The man responsible works happily and resides by the saltwater in Rockport, Texas but still calls Houston "home." DeAyala is the proud father of three grown children. Natalie, Michael and Christian hold degrees from Alabama, Ohio U and Texas A&M, respectively.
The Sultan of Sacks handled TLSN writer Larry Carlson's questions as easily as he shucked blockers, back in the day.
TLSN: Let's get right to it. In an era of not that much passing (compared to the ensuing four decades), what was your biggest key to sacking so many QBs?
Kiki: I was a big into studying opponent game films, situational tendencies, weight distribution, down and distance. It certainly helps having talented teammates doing their job, as well.
TLSN: Is there a "kill shot" sack or big hit that still makes you smile?
Kiki: The final sack of the game to close out the Cotton Bowl win against Alabama was fun. Baylor in Waco was very memorable. Arkansas in '82 was my last game in Memorial Stadium and I was named ABC Player of the Game. It was a cool way to end my career at Texas. I sure enjoyed meeting Gary Kubiak (Texas A & M QB who was later a Super Bowl-winning head coach with the Denver Broncos) on his back and in his backfield several times.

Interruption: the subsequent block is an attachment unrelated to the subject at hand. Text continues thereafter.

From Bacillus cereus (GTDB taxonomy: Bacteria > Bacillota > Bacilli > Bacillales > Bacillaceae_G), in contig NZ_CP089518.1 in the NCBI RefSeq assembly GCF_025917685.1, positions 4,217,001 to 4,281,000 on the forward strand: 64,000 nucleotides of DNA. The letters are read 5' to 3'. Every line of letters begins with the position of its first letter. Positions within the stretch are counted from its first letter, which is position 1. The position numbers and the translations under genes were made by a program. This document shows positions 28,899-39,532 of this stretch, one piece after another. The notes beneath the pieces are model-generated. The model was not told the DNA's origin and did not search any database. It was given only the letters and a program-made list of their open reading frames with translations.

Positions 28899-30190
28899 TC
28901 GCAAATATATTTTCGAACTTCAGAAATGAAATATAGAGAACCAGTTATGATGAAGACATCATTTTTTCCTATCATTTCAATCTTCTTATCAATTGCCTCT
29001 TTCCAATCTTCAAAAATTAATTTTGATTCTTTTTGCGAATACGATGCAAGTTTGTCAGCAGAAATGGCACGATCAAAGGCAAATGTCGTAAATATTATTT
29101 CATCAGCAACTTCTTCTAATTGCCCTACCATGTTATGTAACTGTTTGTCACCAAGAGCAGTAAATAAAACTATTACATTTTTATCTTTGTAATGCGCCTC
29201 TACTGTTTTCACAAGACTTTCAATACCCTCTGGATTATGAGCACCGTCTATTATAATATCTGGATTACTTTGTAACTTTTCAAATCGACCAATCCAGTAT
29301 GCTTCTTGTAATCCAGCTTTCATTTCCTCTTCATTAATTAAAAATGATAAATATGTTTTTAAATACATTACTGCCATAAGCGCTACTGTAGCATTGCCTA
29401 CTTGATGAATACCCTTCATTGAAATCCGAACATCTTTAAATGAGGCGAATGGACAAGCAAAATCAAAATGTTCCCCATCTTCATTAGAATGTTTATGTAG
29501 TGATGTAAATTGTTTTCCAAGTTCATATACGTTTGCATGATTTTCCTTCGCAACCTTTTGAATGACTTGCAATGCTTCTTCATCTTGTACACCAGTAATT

TLSN: You played for both Leon Fuller and David McWilliams as DCs. How were their coaching styles similar or different?
Kiki: Coach Fuller was a very disciplined and stoic personality. When you received a compliment from Coach Fuller, it really meant something. Coach Mac was a bit more relaxed. Both were excellent coaches.
TLSN: Your defense at Texas included a lot of notable Longhorns.. What was the mindset among your defensive units?
Kiki: As a freshman, I learned quickly what was expected from me by Steve McMichael, Bill Acker, Johnnie Johnson, Ricky Churchman, Lance Taylor, Bruce Scholtz, Robin Sendlein and Kenneth Sims. They taught me how to prepare and the mindset and discipline required to be successful. Our mindset was “we are going to shut you down." They were all great players that also had the intangibles and I had to earn their respect.